After the people's will, Egypt's rulers have started massacring their own people: Turkish PM
ISTANBUL – Anadolu Agency
Prime Minister Recep Tayyip Erdoğan speaks during a fast-breaking dinner organized by the All Industrialist and Businessmen Association (TÜMSİAD) in Istanbul on July 27. AA photoTurkish Prime Minister Recep Tayyip Erdoğan has slammed the Egyptian security forces' crackdown against supporters of the ousted President Mohamed Morsi in the early hours of July 27 that killed dozens of people and injured over 1,000.
Quoting the Anadolu Agency report that put the death toll at well over 200, Erdoğan described as a “massacre” the killings of protesters who have refused to leave Rabaa al-Adawiya Square since the military takeover on July 3.
“We see that hearts are not softening in the Muslim world despite Ramadan. While Muslims were preparing for their Sahur meal, a massacre took place in Egypt. Two-hundred people were martyred. After the people's will, those who overthrew the government are now massacring the people,” Erdoğan said during a fast-breaking dinner organized by the All Industrialist and Businessmen Association (TÜMSİAD) in Istanbul on July 27.
Creating parallels with the nationwide protests in Turkey that were sparked after an attempt to cut down trees in Istanbul’s Gezi Park, Erdoğan argued that Morsi supporters did not participate in violent acts, unlike the Turkish demonstrators.
“The Egyptian people have been showing dignity against the military coup for weeks. They didn’t have Molotov cocktails or weapons in their hands, they had patience. They didn't allow vandalism. Nothing that happened in our country has been happening in Cairo or in Alexandria,” Erdoğan said.
“People were calling on their rulers to desist from the coup and give them back their president. But instead of listening to their people, the coup-stagers in Egypt have responded by sending their gangs with guns and bullets,” he added.
The prime minister also criticized the thousands of Egyptians who filled Tahrir Square following a call from the army chief General Abdel Fattah al-Sisi to demonstrate in support of the interim government.
“You know what saddens me? While more than 200 of my brothers were being killed and 5,000 injured, there were people having fun with fireworks in Tahrir Square. Who were these people? We should be vigilant against these sort of plots,” he said.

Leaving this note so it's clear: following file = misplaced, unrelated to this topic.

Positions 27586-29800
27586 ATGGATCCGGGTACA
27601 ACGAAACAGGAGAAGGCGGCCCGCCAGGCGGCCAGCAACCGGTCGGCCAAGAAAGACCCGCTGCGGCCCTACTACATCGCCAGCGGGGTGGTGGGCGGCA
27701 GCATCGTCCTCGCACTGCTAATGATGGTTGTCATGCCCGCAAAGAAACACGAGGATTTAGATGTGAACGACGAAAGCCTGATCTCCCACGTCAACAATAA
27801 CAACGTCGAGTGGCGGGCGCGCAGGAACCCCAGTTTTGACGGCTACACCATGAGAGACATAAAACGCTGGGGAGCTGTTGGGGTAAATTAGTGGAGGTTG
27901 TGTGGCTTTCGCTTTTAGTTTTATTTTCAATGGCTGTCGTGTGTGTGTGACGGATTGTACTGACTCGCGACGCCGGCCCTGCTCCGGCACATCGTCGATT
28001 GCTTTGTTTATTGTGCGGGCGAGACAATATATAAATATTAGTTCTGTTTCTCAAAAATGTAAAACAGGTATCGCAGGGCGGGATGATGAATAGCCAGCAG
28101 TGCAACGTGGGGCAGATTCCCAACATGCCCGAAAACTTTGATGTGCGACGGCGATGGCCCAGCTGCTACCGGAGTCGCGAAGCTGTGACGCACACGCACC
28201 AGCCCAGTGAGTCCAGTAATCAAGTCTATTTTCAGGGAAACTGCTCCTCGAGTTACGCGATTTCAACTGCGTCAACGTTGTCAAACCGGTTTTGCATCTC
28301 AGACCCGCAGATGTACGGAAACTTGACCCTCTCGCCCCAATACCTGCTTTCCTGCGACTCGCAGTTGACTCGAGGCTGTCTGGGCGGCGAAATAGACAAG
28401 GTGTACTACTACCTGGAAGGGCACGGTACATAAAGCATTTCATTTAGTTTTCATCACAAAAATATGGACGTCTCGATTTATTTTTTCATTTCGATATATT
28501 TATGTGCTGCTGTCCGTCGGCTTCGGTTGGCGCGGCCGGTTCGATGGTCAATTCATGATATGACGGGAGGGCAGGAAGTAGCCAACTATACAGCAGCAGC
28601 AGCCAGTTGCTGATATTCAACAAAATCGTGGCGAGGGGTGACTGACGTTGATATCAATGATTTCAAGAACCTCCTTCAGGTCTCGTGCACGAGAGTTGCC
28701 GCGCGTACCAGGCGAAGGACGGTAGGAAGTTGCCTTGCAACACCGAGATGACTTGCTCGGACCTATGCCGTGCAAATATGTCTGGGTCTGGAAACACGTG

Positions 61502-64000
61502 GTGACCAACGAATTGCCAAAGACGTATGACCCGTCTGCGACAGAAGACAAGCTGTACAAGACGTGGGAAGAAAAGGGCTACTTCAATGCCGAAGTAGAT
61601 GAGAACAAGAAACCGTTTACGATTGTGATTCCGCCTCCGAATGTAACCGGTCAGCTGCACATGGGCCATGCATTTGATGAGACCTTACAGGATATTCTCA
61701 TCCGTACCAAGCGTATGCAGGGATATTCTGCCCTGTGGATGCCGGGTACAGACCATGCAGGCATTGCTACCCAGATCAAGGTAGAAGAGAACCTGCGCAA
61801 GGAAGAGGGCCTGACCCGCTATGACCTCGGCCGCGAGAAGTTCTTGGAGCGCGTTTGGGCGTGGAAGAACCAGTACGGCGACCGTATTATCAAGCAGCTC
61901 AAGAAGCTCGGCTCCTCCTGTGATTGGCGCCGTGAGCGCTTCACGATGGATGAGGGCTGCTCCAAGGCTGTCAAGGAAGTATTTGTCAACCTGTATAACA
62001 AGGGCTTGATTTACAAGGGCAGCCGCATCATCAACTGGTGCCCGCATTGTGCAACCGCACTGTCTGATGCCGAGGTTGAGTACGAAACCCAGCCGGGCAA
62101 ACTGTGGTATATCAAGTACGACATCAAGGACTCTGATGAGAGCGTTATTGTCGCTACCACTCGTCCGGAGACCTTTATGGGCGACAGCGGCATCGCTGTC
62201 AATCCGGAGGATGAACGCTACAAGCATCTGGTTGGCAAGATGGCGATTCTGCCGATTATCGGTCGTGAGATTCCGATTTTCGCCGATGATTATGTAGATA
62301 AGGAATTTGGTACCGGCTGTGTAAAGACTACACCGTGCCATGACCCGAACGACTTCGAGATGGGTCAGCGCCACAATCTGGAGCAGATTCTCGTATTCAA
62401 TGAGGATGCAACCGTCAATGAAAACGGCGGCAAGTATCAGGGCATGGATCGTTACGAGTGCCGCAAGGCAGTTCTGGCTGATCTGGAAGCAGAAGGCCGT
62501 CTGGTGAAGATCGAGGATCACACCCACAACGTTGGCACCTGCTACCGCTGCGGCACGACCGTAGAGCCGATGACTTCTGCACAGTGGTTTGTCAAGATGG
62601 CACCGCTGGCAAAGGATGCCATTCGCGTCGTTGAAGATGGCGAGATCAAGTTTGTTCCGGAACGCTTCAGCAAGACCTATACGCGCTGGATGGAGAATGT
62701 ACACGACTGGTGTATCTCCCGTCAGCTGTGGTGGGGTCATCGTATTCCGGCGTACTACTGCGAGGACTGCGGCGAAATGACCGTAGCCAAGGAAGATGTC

‘Where are you Europe, US, UN, BBC, CNN and Muslim World?’
Erdoğan also harshly condemned nearly every international actor for not voicing indignation for the deadly crackdown in Egypt.
“Where is Europe, where are the United States? Where are the European values? Those who are giving lessons of democracy, where is democracy? Where is the United Nations?” Erdoğan asked, reiterating his unease against those actors who had criticized the police crackdown in Turkey against Gezi protesters.
He once again lashed out at the international media outlets and the signatories of an open letter recently published in the British daily The Times criticizing the Turkish police's response to the Gezi protesters. “Where are those who made a fuss when Turkish police used water and tear gas in a very righteous and legitimate manner, against the massacre and coup in Egypt? Those who gave an advertisement to newspapers, hundreds of people have been massacred in one night in Egypt, why don’t you see this? The BBC and CNN, who covered the violent demonstrations in Istanbul for hours, why aren’t you covering this?” he said.
Erdoğan also did not spare the Muslim countries, using strident language to argue that he considered those who kept silent on the latest killings as "accomplices." “Well, Muslim world! Your brothers are being massacred. You did not discern the oppression in Syria, when are you going to see this?” he said.
Erdoğan called once again for the restoration of the elected government. “We know very well those who are behind this coup. We want them to pull themselves together. We are sending our greetings to our brothers who resist against the coup from Istanbul. May God be with the Egyptian people,” he said.
The latest wave of killings came as both countries had started to make steps in order to mend the relations that have been strained since the takeover. Erdoğan had adopted the harshest stance by a foreign leader on the military coup, repeatedly calling for Morsi's release. Morsi has been held incommunicado in an unknown location since he was toppled.